– Puffins typically hunt small fish like herring or sand eels, and can dive to depths of 200 feet, though they usually stay underwater for only 20 or 30 seconds.
– Atlantic puffins breed in burrows on islands in Russia, Iceland, Ireland, Norway, Greenland, Newfoundland and Labrador, Nova Scotia, and the Faroe Islands, and as far south as Maine in the west and France in the east.
– Puffin chicks are known as “pufflings”. At the ages of 4-6, pairs of puffins often become mates for life, finding each other at their breeding colony year after year.

Atlantic puffins are a fascinating and colorful part of the North Atlantic ecosystem, and are a popular subject for birdwatchers and tourists alike.


Caribou, also known as reindeer, are a species of deer with circumpolar distribution, native to Arctic, subarctic, tundra, boreal, and mountainous regions of Northern Europe, Siberia, and North America. Here are some interesting facts about caribou:

– Caribou are known for their impressive antlers, which are shed and regrown each year.
– They are herbivores, feeding on lichens, grasses, and other vegetation.
– Caribou are an important part of the culture and economy of many indigenous peoples in the Arctic, who rely on them for food, clothing, and other resources.
– Caribou populations are threatened by a variety of factors, including habitat loss, climate change, and hunting.
– In Canada, the largest herd of caribou is the George River herd, which migrates between Quebec and Labrador and is estimated to number around 27,000 individuals.
– Caribou are also an important part of the food chain in the Arctic, providing food for predators like wolves, bears, and humans.

Caribou are a fascinating and important part of the Arctic ecosystem, and their survival is closely linked to the health of their habitats.


Beavers are large, semiaquatic rodents that are native to the Northern Hemisphere. They are the second-largest living rodents, after capybaras, weighing up to 50 kg. Here are some interesting facts about beavers:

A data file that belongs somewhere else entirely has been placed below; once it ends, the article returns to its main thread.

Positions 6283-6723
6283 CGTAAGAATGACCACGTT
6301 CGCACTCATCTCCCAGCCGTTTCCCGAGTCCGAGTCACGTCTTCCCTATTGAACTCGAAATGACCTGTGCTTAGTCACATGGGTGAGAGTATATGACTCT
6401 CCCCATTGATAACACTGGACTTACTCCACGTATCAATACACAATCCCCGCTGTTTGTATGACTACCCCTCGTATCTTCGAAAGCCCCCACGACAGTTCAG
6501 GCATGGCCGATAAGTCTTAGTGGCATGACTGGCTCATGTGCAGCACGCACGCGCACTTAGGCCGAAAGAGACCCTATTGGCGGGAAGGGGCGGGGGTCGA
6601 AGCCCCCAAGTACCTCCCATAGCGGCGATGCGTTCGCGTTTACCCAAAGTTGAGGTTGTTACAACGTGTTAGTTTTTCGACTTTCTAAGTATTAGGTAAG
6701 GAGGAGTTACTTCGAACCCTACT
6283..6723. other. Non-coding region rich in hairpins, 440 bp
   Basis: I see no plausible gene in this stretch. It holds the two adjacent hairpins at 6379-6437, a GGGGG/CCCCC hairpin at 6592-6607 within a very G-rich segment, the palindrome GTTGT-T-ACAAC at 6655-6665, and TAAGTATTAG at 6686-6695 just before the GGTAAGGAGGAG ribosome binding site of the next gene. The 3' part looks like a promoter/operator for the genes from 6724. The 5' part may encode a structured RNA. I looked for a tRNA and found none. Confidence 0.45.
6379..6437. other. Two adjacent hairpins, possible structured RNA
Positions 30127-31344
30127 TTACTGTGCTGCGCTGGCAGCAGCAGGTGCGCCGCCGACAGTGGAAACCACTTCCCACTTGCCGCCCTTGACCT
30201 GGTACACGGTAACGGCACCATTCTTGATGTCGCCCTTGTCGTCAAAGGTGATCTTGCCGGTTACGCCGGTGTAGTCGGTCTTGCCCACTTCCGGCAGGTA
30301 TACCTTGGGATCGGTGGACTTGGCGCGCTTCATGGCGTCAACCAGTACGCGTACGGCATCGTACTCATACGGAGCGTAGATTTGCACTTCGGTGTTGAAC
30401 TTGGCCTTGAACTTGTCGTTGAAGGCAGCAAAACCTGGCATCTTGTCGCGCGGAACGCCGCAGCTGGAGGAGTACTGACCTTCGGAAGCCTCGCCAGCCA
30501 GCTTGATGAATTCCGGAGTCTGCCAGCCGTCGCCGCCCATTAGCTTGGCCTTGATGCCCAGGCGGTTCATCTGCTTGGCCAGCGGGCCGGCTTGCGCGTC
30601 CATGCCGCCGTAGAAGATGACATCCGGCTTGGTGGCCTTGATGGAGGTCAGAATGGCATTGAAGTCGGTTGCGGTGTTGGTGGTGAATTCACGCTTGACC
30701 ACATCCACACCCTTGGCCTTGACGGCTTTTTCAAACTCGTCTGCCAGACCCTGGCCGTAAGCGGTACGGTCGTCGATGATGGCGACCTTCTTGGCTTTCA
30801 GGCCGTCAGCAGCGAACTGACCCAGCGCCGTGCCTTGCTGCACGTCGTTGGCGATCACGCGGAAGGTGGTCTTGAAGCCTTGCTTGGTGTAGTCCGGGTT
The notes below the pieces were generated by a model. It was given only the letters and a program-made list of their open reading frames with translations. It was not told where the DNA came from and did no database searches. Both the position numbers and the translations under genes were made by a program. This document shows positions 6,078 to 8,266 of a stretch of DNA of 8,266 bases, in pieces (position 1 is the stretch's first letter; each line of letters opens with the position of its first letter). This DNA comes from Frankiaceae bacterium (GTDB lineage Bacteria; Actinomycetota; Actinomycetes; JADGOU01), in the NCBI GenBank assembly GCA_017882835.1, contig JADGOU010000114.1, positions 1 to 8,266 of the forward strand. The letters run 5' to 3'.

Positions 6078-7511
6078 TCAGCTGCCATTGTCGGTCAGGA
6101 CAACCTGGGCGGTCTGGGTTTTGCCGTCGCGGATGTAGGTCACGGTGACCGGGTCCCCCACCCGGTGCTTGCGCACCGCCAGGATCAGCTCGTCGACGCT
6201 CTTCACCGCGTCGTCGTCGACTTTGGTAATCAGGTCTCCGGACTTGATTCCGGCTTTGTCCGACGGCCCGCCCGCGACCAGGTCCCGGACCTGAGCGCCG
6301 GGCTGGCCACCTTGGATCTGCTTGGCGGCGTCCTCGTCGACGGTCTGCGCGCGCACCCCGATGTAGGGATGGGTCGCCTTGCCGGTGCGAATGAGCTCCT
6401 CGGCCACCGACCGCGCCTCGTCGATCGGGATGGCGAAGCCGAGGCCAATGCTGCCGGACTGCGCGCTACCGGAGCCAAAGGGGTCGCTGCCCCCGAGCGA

– Beavers are herbivores that prefer to eat leaves, bark, twigs, roots, and aquatic plants. They have strong teeth and powerful jaws that they use to fell and gnaw trees, creating massive log, branch, and mud structures to block streams and turn fields and forests into the large ponds that beavers love.
– Beavers are famously busy, and they turn their talents to reengineering the landscape as few other animals can. They burrow in the banks of rivers and lakes, but they also transform less suitable habitats by building dams.
– Beavers are unique among rodents in that they build scent mounds, heaps of mud, sticks, and grass up to one-third of a meter high and about a meter wide on which they deposit scents from their anal glands.
– Beavers are able to live on land and in water, and are powerful swimmers that can swim underwater for up to 15 minutes. They communicate outside of their family unit by depositing scents around the edges of their territory.
– Beavers are still harvested for their fur and meat but are actively managed throughout most of their range. The beaver’s main predator, besides humans, is the wolf.
– Beavers are an important part of the ecosystem, creating wetlands that provide habitat for many other species. They are also an important part of human culture, symbolizing industriousness and construction, and are the national animal of Canada.

Beavers are fascinating and important animals that play a vital role in shaping the landscape and supporting other species.


1. What are the top 10 coolest animals you can find in Canada?

The top 10 coolest animals you can find in Canada include moose, black bear, grizzly bear, Arctic wolf, polar bear, bighorn sheep, wood bison, Atlantic puffin, caribou, and beaver.

2. Where can I see these animals in Canada?

These animals can be found in various regions of Canada, including national parks like Wood Buffalo National Park, Jasper National Park, and Banff National Park. Some of the best places to see specific animals include Algonquin Park for moose, Churchill for polar bears, and the Canadian Rockies for bighorn sheep and black bears.

3. Are these animals endangered in Canada?

While some of these animals are considered threatened or vulnerable, such as the polar bear and wood bison, most are not considered endangered in Canada.

4. Can I hunt these animals in Canada?

Some of these animals, such as black bears and bighorn sheep, are hunted for sport in Canada. However, hunting regulations and restrictions vary by province and territory, and some animals are protected from hunting altogether.

5. Are these animals dangerous to humans?

While some of these animals, such as grizzly bears and polar bears, can be dangerous to humans, they generally avoid human contact if possible. It is important to take precautions when camping or hiking in bear country, such as storing food properly and carrying bear spray.


Rate this post